Eavesdropping in Houston

Overheard: Experts give advice for Houston startups looking for corporate partnerships

Good things don't just come to those who wait. If you're wanting to get your startup in front of major corporations, you need to take matters into your own hands. Pexels

If you've ever wanted to know the best way to get your startup in front of a major corporation, according to experts from both sides of the table — here's your chance.

At the Houston Innovation Open Conference, five major players in Houston's innovation ecosystem sat on a panel and discussed startups, accelerators, and more. One question asked each panelist for their advice for corporate partnerships. Here's what they had to say.

“Go to one of our programs — even if you used to work at an oil and gas company, as a startup, you need new pathways and you need help and support and lots of love along the way.”

Gabriella Rowe, CEO of Station Houston. Even with a Houston business background, there's strength in numbers, she says.

“Keep your identity along the way.”

Haibin Xu, regional manager of Shell Research Connect & GameChanger US and Canada. From the corporate side of things. Xu said sometimes the Shells of the world can't help you — find the right company that best aligns with your startup.

“Do your research. … And have a clear value proposition, and put it on the table.”

Wade Bitaraf, head of energy and sustainability practice at Plug and Play. Preparation and research is extremely important before you meet with any potential corporate partners.

“Find a community to join … and don’t limit yourself to what you think is your industry.”

Brad True, managing director of The Cannon and Cannon Ventures. True gave an example of a Cannon company that found success outside the industry they thought they were confined to.

“You have to find the pathways that are going to make it as easy as possible.”

Brian Richards, innovation lead and managing director at Accenture. Richards emphasized that startups can go bankrupt waiting for something formal from a big corporation.

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Self-driving pizza delivery goes live in Houston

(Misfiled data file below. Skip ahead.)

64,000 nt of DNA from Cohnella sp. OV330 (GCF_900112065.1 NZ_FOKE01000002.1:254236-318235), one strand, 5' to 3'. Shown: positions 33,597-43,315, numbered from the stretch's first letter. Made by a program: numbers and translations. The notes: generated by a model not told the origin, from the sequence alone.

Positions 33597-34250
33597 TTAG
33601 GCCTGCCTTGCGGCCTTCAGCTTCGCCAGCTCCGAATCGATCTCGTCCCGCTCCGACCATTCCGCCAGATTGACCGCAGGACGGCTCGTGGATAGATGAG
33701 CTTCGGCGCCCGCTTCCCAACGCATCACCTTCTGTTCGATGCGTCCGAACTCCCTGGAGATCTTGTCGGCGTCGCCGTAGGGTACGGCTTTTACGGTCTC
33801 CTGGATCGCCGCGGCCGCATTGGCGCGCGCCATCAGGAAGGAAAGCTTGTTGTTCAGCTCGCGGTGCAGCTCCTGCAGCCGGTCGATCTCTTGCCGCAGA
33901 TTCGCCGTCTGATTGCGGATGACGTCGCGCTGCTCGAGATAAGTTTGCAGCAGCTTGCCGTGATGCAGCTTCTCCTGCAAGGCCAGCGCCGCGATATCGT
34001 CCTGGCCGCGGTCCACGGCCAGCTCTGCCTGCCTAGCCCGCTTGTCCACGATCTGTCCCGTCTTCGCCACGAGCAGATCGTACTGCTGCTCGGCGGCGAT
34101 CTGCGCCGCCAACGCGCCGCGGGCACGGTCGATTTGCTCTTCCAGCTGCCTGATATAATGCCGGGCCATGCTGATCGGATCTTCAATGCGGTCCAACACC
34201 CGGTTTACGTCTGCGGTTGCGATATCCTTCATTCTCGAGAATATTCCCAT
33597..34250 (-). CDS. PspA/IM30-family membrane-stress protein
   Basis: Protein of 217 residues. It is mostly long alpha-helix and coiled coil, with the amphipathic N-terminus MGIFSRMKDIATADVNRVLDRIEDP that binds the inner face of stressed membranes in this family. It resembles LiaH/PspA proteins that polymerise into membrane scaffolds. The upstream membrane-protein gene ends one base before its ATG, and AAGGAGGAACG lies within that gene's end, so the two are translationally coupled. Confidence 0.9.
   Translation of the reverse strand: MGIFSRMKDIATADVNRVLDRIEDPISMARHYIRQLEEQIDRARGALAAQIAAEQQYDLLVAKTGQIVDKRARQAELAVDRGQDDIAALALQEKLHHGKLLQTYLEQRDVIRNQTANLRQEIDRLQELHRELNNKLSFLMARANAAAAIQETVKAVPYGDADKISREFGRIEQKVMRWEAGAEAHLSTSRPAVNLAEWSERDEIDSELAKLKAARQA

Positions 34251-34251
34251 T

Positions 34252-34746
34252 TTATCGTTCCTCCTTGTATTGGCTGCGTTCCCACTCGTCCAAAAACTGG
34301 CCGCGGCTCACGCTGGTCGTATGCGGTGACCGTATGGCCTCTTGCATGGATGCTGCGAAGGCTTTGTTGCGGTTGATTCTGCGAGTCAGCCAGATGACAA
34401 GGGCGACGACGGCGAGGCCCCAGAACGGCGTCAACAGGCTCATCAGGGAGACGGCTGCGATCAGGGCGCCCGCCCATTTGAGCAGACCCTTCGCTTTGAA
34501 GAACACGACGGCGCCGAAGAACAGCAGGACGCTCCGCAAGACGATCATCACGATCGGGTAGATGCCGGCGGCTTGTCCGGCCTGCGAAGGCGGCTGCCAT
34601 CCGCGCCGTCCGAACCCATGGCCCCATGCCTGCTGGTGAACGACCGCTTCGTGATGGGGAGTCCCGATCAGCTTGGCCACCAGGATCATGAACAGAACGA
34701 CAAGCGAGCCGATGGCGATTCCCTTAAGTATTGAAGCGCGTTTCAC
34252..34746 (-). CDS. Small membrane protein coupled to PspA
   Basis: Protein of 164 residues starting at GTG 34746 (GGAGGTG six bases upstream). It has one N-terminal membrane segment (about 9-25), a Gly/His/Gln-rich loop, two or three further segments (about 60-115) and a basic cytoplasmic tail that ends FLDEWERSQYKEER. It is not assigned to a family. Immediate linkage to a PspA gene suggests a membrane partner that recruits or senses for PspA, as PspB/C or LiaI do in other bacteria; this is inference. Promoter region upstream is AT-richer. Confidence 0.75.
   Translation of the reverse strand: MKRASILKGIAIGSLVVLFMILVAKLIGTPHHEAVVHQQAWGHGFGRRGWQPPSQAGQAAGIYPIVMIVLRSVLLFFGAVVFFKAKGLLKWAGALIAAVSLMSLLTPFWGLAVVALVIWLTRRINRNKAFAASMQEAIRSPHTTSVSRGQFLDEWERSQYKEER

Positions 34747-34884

Domino's and Nuro announced their partnership in 2019 — and now the robots are hitting the roads. Photo courtesy of Nuro

After announcing their partnership to work on pizza deliveries via self-driving robots in 2019, Dominos and Nuro have officially rolled out their technology to one part of town.

Beginning this week, if you place a prepaid order from Domino's in Woodland Heights (3209 Houston Ave.), you might have the option to have one of Nuro's R2 robot come to your door. This vehicle is the first do deliver completely autonomously without occupants with a regulatory approval by the U.S. Department of Transportation, according to a news release.

"We're excited to continue innovating the delivery experience for Domino's customers by testing autonomous delivery with Nuro in Houston," says Dennis Maloney, Domino's senior vice president and chief innovation officer, in the release. "There is still so much for our brand to learn about the autonomous delivery space. This program will allow us to better understand how customers respond to the deliveries, how they interact with the robot and how it affects store operations."

Orders placed at select dates and times will have the option to be delivered autonomously. Photo courtesy of Nuro

The Nuro deliveries will be available on select days and times, and users will be able to opt for the autonomous deliveries when they make their prepaid orders online. They will then receive a code via text message to use on the robot to open the hatch to retrieve their order.

"Nuro's mission is to better everyday life through robotics. Now, for the first time, we're launching real world, autonomous deliveries with R2 and Domino's," says Dave Ferguson, Nuro co-founder and president, in the release. "We're excited to introduce our autonomous delivery bots to a select set of Domino's customers in Houston. We can't wait to see what they think."

California-based Nuro has launched a few delivery pilots in Houston over the past few years, including the first Nuro pilot program with Kroger in March 2019, grocery delivery from Walmart that was revealed in December 2019, and pharmacy delivery that launched last summer.

From being located in a state open to rolling out new AV regulations to Houston's diversity — both in its inhabitants to its roadways, the Bayou City stood out to Nuro, says Sola Lawal, product operations manager at Nuro.

"As a company, we tried to find a city that would allow us to test a number of different things to figure out what really works and who it works for," Lawal says on an episode of the Houston Innovators Podcast. "It's hard to find cities that are better than Houston at enabling that level of testing."

Steam the episode here.

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